Myoclonus in comatose patients with electrographic status epilepticus after cardiac arrest: Corresponding EEG patterns, effects of treatment and outcomes

Sjoukje Nutma*, Barry J. Ruijter, Albertus Beishuizen, Selma C. Tromp, Erik Scholten, Janneke Horn, Walter M. van den Bergh, Vivianne H.J.M. van Kranen-Mastenbroek, Elsbeth C. Thomeer, Walid Moudrous, Marcel Aries, Michel J.A.M. van Putten, Jeannette Hofmeijer, TELSTAR Investigators

*Corresponding author for this work

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Abstract

Objective: To clarify the significance of any form of myoclonus in comatose patients after cardiac arrest with rhythmic and periodic EEG patterns (RPPs) by analyzing associations between myoclonus and EEG pattern, response to anti-seizure medication and neurological outcome. Design: Post hoc analysis of the prospective randomized Treatment of ELectroencephalographic STatus Epilepticus After Cardiopulmonary Resuscitation (TELSTAR) trial. Setting: Eleven ICUs in the Netherlands and Belgium. Patients: One hundred and fifty-seven adult comatose post-cardiac arrest patients with RPPs on continuous EEG monitoring. Interventions: Anti-seizure medication vs no anti-seizure medication in addition to standard care. Measurements and Main Results: Of 157 patients, 98 (63%) had myoclonus at inclusion. Myoclonus was not associated with one specific RPP type. However, myoclonus was associated with a smaller probability of a continuous EEG background pattern (48% in patients with vs 75% without myoclonus, odds ratio (OR) 0.31; 95% confidence interval (CI) 0.16–0.64) and earlier onset of RPPs (24% vs 9% within 24 hours after cardiac arrest, OR 3.86;95% CI 1.64–9.11). Myoclonus was associated with poor outcome at three months, but not invariably so (poor neurological outcome in 96% vs 82%, p = 0.004). Anti-seizure medication did not improve outcome, regardless of myoclonus presence (6% good outcome in the intervention group vs 2% in the control group, OR 0.33; 95% CI 0.03–3.32). Conclusions: Myoclonus in comatose patients after cardiac arrest with RPPs is associated with poor outcome and discontinuous or suppressed EEG. However, presence of myoclonus does not interact with the effects of anti-seizure medication and cannot predict a poor outcome without false positives.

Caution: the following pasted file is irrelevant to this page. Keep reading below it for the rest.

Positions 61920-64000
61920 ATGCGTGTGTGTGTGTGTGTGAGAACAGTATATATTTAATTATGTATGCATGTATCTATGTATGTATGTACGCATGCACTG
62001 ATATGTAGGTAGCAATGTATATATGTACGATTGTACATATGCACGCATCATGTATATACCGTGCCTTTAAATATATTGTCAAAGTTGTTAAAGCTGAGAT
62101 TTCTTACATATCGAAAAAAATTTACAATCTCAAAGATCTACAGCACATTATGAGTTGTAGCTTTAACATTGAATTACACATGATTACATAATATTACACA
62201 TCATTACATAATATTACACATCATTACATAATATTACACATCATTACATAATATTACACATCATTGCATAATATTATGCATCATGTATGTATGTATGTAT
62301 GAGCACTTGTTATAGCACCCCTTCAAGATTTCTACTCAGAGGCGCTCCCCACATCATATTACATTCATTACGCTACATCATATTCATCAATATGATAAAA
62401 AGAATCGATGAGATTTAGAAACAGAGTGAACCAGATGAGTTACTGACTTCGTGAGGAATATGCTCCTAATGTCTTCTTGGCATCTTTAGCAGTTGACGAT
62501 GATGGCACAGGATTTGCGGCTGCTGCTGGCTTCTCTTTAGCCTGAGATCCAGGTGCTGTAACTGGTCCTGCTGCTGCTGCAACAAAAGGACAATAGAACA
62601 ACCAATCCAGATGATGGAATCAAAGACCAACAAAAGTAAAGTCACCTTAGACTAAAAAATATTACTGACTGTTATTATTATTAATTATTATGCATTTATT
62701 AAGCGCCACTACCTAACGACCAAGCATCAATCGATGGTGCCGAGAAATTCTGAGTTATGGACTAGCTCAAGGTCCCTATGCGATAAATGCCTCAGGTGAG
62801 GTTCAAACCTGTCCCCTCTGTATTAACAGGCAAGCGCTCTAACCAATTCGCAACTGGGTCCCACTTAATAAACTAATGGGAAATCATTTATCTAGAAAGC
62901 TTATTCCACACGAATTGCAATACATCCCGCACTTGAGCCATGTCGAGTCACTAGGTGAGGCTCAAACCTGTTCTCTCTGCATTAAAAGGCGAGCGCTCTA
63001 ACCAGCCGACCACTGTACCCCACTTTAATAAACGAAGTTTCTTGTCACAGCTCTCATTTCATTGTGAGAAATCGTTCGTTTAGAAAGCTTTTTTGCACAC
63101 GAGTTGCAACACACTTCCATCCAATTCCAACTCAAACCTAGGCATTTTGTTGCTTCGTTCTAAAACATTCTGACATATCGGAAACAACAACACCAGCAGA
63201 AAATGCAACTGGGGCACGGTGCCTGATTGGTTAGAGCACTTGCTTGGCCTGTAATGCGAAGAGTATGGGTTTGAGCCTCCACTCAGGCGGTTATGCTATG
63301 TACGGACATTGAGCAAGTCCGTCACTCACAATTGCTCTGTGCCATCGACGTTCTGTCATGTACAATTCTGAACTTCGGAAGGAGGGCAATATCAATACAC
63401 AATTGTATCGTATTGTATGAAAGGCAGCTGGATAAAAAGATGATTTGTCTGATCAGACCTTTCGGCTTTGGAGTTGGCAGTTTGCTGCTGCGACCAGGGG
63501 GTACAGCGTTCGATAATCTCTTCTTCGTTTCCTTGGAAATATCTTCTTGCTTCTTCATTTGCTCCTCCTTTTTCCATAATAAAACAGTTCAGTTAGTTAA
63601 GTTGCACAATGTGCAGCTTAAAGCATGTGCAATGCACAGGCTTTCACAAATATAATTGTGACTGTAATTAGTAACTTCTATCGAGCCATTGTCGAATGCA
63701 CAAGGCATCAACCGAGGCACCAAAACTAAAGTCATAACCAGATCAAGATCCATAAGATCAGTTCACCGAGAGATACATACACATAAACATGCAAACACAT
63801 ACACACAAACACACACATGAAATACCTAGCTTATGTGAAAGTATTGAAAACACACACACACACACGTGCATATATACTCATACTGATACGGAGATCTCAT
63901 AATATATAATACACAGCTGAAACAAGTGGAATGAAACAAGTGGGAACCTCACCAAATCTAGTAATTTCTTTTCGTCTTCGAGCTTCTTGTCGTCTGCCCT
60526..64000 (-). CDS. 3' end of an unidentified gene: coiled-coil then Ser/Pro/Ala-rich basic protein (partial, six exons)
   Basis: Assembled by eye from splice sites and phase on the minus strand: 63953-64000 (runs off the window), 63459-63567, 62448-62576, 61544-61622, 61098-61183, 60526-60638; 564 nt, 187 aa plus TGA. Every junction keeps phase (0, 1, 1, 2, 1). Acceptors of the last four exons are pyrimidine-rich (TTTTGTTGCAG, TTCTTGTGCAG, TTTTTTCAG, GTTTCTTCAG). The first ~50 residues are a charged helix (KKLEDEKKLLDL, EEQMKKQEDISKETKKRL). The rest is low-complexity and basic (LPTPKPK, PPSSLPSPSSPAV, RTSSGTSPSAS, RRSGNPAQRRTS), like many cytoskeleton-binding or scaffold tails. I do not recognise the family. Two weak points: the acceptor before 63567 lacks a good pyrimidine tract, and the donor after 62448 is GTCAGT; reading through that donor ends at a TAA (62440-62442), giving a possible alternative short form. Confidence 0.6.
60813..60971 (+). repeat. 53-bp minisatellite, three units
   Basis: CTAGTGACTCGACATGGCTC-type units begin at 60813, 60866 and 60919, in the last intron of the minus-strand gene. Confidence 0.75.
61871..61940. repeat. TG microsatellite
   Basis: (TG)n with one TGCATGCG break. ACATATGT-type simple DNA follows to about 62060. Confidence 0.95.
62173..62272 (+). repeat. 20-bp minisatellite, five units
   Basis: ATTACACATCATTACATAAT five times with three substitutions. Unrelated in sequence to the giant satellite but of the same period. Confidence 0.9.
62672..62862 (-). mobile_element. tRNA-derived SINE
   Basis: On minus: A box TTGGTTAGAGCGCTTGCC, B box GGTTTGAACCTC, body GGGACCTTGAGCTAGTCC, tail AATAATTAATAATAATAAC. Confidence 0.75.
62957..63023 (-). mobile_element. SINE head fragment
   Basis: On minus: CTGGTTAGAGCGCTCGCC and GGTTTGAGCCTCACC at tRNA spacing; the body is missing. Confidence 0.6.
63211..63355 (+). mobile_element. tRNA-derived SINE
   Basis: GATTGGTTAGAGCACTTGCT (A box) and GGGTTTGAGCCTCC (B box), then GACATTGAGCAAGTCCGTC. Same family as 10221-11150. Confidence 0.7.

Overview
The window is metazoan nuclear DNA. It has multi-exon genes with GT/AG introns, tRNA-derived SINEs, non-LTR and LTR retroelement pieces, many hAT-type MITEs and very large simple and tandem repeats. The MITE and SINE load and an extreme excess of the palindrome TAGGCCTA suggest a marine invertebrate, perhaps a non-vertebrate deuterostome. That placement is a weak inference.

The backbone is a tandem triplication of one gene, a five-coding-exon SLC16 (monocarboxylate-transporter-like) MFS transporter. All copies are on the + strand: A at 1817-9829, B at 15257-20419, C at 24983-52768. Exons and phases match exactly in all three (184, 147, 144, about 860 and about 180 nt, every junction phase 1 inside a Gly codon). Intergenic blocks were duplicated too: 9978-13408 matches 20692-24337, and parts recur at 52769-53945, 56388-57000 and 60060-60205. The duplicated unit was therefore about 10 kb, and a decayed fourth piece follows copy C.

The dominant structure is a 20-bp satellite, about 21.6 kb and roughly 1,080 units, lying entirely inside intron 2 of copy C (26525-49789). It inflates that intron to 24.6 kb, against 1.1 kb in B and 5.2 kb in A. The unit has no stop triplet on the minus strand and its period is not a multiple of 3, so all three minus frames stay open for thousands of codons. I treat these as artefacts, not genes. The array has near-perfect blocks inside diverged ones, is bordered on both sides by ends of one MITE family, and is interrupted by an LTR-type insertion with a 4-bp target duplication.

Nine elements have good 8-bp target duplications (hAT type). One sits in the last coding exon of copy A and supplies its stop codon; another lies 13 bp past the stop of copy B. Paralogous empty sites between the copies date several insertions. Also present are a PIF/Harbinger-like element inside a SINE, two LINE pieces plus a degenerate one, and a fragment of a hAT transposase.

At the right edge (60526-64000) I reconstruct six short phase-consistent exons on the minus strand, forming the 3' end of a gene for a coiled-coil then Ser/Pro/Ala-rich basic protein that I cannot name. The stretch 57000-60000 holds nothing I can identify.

Original languageEnglish
Article number109745
Number of pages7
JournalResuscitation
Volume186
Early online date22 Feb 2023
DOIs
Publication statusPublished - May 2023

Keywords

  • Anti-seizure medication
  • EEG
  • Hypoxic-ischemic encephalopathy
  • Myoclonus
  • Neuroprotection
  • Post cardiac arrest syndrome
  • Resuscitation

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